This is a story about veterans looking after veterans at the eve of Veterans Day. That's why I'm standing in Jacksonville Cemetery the other day, at the northwest corner of Onondaga County, with Burt Sterlings, a very persistent citizen of Smokey Hollow Road. Burt's a Marine Corps veteran. We'd guess that from his buzz cut and the red and gold Marine Corps League jacket. The lines of his face suggest a wise man with a big heart, which Burt is. He did four years with the Marines during the Korean War and after, 1952-56. He was a sergeant with an air wing.

We stand there in the old rural burying ground, under gray clouds and tall evergreens that brush the ground, and look down at a burnished bronze tablet that shines pretty good at the moment. We're at the place where they buried Marine Pfc. Charles David Raver 35 years ago last summer. Charles was but 18 when he was killed during a Vietnam combat mission in May 1968. Charles graduated from Phoenix High School the year before.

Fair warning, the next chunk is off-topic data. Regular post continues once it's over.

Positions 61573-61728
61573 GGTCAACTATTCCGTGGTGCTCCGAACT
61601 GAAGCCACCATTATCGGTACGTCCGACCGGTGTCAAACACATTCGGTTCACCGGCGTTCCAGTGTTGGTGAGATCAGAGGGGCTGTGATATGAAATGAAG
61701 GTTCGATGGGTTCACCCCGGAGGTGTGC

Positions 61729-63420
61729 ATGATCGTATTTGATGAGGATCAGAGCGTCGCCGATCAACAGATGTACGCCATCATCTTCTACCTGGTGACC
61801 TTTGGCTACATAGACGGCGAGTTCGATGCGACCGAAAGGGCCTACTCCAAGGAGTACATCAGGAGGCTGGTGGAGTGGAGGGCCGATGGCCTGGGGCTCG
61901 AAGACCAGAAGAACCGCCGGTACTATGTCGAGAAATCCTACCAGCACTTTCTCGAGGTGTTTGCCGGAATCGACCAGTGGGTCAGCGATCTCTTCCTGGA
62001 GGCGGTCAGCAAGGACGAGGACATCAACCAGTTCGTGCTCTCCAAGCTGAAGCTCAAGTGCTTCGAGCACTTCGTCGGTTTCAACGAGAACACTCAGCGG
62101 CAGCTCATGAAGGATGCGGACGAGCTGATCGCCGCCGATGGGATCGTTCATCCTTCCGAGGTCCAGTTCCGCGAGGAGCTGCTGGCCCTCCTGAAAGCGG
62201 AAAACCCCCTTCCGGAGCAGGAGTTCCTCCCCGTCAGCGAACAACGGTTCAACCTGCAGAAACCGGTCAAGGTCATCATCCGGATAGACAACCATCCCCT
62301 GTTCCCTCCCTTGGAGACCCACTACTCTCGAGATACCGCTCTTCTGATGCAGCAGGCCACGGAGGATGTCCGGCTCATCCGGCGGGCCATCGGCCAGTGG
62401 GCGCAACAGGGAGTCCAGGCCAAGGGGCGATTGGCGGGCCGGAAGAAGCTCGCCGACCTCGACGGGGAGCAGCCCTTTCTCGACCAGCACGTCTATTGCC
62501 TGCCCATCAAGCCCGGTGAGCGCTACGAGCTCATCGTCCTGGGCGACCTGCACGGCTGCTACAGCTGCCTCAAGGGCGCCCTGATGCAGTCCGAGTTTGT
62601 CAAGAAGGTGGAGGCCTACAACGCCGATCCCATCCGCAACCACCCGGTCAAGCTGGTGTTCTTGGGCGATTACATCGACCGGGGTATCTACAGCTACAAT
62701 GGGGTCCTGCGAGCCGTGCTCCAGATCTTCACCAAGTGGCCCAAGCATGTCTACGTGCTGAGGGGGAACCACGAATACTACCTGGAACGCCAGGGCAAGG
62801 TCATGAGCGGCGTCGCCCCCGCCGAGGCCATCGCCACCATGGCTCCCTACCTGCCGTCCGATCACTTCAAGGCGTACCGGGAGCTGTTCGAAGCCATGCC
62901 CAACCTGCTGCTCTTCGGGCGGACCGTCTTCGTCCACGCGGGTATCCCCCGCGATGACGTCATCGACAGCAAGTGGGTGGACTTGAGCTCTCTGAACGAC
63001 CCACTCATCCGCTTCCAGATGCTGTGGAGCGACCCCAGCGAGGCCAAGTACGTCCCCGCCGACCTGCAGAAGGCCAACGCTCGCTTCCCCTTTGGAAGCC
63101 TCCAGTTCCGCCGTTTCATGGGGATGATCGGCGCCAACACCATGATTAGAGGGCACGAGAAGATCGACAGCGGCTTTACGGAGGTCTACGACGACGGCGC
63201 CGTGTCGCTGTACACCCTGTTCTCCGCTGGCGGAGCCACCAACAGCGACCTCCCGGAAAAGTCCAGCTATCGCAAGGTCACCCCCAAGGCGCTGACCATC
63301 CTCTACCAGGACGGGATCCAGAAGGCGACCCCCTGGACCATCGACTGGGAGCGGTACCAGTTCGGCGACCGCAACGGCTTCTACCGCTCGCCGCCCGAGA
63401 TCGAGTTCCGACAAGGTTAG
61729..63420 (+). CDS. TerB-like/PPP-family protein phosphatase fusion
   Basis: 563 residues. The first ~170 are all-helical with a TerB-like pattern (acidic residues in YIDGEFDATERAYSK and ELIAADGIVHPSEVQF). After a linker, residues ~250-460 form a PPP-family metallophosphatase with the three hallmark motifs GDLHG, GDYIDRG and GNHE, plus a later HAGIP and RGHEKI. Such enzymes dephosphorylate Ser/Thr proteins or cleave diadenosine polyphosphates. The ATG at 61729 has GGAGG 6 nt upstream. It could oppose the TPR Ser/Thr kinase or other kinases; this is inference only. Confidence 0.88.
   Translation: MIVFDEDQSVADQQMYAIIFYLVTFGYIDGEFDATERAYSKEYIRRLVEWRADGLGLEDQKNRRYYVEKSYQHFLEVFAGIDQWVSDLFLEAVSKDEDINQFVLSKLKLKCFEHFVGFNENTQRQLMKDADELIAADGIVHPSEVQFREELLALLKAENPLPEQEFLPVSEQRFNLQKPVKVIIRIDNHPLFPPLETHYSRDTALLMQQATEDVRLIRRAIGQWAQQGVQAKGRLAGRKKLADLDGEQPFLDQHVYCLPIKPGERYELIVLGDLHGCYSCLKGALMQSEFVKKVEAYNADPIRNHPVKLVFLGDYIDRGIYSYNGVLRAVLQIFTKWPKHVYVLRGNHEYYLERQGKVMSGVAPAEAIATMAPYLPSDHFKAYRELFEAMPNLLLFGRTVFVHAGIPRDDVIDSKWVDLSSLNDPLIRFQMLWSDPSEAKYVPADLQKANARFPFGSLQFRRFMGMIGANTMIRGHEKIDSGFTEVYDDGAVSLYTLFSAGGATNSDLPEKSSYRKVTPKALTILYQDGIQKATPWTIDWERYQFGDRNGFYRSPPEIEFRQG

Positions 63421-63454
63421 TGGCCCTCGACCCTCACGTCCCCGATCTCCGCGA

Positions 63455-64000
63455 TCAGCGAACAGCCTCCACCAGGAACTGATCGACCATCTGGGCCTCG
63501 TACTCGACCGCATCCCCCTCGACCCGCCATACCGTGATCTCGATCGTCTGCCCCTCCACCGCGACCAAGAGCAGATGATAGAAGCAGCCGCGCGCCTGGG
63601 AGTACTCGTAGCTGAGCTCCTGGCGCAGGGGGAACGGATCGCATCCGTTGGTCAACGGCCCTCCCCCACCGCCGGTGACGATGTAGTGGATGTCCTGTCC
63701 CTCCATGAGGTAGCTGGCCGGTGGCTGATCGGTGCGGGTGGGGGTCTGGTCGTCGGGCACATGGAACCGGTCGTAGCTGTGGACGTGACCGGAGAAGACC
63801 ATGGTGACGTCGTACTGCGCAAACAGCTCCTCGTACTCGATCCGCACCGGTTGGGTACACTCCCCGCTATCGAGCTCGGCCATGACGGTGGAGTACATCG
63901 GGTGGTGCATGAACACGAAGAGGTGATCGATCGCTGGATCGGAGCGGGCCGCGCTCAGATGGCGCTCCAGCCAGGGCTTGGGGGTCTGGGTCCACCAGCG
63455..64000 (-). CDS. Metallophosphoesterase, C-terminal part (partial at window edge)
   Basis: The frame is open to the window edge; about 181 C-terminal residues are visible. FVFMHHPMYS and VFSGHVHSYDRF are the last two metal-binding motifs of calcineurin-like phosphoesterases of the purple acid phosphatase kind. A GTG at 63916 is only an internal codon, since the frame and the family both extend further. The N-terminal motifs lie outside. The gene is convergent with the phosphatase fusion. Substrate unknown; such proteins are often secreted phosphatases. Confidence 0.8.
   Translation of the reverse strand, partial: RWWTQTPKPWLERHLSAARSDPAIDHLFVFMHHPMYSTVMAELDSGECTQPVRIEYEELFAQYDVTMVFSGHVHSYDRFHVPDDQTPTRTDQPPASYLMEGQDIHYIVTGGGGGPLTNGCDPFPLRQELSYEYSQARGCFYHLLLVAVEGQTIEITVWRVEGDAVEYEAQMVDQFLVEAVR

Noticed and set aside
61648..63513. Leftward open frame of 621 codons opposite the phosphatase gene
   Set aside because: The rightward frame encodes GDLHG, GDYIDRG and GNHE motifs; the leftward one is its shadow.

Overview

"Imagine,"' Burt Stortings is saying. "They found this marker in a garage sale." Imagine.... Burt got the marker set in the ground where it ought to be in a little more than two weeks. He's got quite a story to tell. "I ran myself ragged," he says. "And I'm not done yet"

Here's what happened, according to him: Fred Stevens, an Army vet who lives in Red Creek, went by a garage sale in Fair Haven last month. That's where he saw Charles Raver's tablet for sale. "I guess he left and then had second thoughts and went back and bought it," Burt explains. Fred gave the marker to Joe Wilber, past commandant of the Merton Kemp Post 650 of the Marine Corps League in Fulton. Burt's a member there. "Joe checked the Vietnam Memorial Web site. He found Charles Raver's name on the monument. It said he was from Phoenix."' Phoenix's just over the Oswego County line, about five miles from the hamlet of Jacksonville, which is between Little Utica and Lysander. Joe gave the marker to Burt, who works part time at Our Lady of Peace Cemetery in Clay. He's familiar with veterans' tablets; a kin may order them free from the government. His first call was to Department of Veterans Affairs in Washington. "All they could tell me was to ship it back," Bun reports with a shrug. "My goal was to put it where it belonged.'"